Maintaining a Medicinal Marijuana Clinic
MGT 415: Group Behavior In Organizations
April 16, 2012
Our economy runs on small and large businesses, from restaurants to day cares to large corporations and everything in between, there is some sort of business out there to cater to everyone’s need. When parents need their children taken care of while they are at work, they can drop off their children at a day care or when someone is sick they can go to a doctor’s office and see the doctor. A new business that is emerging throughout the United States is medicinal marijuana collectives, more commonly known as medicinal marijuana clinics. Marijuana has been a controversial issue in the United States for many decades and the legalization of medicinal marijuana has been a much-heated debate as well. However despite the controversies, medicinal marijuana clinics, much like a pharmacy is still a business that provides a purpose and has the same up’s and downs such as group conflicts, interpersonal conflicts, etc just like any other businesses and the clinic that I have consulted with in hopes of improving group productivity is BCC of San Diego.
When people think of medicinal marijuana, there is a negative connotation associated with marijuana. Though there is merit in this belief, the evolution of marijuana has changed to provide medicinal purposes. According to www.chrisconrad.com, in 1996, California was one of the first states to legalize medicinal marijuana passing Proposition 215 for seriously ill patients. The proposition ensures that seriously ill Californians have the right to obtain and use marijuana for medicinal purposes where medical use is deem appropriate and has been recommended by a physician who had determined that the person’s health would benefit from the use of marijuana in treatment of cancer, anorexia, AIDS, chronic pain and other illness. Since 1996, 16 states have legalized medicinal marijuana such as Alaska, Colorado, Delaware, New Jersey, Vermont and Washington. As a result medicinal marijuana collectives have
begun to open throughout the country to serve adults with ailing needs.
Medicinal marijuana clinics are ran much like a pharmacy in that they comply with safety, legal compliance and a high standard of care for patients are of the utmost importance. Because collectives are still so controversial there are numerous other rules that a clinic must abide by to stay within the rules and regulations of their practiced business. Before even opening a clinic a business owner must contact the local county and sheriff’s office and inform of their intentions and owners must demonstrate maintaining legal compliance. Also a dispensary cannot operate within 1000 feet of a school or areas on business parks associated with a high volume of passing children. Clinics should also maintain business hours comparable to stores and businesses in the immediate area and should not operate after dark nor allow patients to enter the premises before or after the business hours. Clinics should also have high security systems that include day and night security cameras, security cameras with back up generators and steel or solid doors with deadbolts as well as bulletproof glass. There are several other compliances that an owner must adhere to depending on the state.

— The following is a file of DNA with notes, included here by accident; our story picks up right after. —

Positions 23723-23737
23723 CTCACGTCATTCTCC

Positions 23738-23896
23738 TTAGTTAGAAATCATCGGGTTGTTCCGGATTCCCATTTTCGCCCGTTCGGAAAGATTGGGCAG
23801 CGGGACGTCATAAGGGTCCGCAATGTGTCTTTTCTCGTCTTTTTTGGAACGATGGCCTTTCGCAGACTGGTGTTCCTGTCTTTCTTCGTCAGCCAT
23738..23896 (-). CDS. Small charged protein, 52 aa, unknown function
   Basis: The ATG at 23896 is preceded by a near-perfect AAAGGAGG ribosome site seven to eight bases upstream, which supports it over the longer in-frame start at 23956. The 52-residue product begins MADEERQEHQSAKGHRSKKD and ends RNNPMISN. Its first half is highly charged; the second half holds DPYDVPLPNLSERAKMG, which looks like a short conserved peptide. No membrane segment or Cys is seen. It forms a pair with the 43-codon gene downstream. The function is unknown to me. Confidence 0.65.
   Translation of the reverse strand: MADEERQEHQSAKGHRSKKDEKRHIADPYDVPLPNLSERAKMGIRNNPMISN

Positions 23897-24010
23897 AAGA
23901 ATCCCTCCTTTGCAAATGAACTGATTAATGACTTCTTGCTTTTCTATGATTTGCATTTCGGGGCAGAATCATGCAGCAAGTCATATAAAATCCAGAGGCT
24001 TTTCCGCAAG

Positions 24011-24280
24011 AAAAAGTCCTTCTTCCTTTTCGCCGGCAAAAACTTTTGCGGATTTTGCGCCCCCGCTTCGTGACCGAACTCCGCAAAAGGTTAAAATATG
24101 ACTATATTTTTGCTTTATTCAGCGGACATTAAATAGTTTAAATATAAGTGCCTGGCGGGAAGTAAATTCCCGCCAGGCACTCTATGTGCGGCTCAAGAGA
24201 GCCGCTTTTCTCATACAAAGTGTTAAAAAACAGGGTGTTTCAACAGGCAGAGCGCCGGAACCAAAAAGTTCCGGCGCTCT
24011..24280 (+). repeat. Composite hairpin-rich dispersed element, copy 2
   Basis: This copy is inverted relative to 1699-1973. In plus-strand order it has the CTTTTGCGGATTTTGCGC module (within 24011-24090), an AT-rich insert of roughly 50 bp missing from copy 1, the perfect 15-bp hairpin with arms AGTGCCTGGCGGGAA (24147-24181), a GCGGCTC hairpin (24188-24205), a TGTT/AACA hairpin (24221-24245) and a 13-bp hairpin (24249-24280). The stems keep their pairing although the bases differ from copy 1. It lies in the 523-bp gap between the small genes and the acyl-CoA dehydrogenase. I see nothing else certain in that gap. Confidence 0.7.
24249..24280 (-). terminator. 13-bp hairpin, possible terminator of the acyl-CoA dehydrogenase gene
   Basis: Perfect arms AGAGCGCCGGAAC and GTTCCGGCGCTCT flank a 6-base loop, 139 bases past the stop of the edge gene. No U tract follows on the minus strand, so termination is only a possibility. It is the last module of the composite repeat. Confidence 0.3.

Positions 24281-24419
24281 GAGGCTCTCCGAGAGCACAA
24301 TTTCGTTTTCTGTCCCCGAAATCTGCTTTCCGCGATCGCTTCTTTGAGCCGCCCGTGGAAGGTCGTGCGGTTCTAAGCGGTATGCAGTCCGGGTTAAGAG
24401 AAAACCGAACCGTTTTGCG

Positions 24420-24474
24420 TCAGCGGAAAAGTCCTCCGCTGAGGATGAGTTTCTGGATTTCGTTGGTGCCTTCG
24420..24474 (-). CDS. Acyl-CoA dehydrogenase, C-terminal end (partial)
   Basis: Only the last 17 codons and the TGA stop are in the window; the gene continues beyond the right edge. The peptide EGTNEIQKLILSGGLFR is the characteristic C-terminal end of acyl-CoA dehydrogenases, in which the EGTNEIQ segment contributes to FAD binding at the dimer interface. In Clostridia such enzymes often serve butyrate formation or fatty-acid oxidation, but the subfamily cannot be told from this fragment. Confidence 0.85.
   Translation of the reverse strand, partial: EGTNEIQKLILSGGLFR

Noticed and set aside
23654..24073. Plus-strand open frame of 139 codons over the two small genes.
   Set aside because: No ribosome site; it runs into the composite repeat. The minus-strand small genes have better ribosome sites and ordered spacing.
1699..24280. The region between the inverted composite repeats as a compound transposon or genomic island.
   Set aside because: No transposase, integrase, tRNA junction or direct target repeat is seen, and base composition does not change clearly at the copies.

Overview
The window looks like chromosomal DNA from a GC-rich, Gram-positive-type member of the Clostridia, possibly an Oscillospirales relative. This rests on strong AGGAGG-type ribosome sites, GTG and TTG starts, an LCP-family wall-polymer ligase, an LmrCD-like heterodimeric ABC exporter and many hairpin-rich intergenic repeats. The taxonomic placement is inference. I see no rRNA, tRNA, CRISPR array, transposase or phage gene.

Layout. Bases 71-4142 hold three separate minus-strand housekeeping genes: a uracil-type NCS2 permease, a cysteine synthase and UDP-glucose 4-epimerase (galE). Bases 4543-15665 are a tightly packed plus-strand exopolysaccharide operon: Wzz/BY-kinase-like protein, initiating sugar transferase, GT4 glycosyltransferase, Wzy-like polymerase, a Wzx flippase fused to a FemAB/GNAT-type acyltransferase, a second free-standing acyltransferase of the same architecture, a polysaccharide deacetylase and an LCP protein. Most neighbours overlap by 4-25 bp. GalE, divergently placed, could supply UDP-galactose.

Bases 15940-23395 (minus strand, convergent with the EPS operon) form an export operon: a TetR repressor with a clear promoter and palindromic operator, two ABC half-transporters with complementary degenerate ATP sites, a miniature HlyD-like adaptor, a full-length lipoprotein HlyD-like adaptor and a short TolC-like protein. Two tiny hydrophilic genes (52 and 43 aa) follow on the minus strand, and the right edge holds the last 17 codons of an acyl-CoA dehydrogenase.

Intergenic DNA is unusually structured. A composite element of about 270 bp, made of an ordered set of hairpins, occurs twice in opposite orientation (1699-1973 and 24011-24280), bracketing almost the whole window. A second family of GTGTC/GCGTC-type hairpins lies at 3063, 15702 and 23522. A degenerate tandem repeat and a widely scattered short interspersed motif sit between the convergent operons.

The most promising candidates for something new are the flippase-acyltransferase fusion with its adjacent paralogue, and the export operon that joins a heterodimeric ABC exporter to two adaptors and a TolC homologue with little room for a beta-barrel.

Most people view medicinal marijuana clinics as a “stoner’s hang out” however after further research and interviews with staff, owners, vendor’s etc, medicinal marijuana clinics have the same up’s and down’s just like any other businesses. At the same time in order to change public perception of medicinal marijuana clinics, clinics must operate differently to be viewed as an alternative approach holistic approach to medicine. According to Danny Sanchez, owner of a BCC,...
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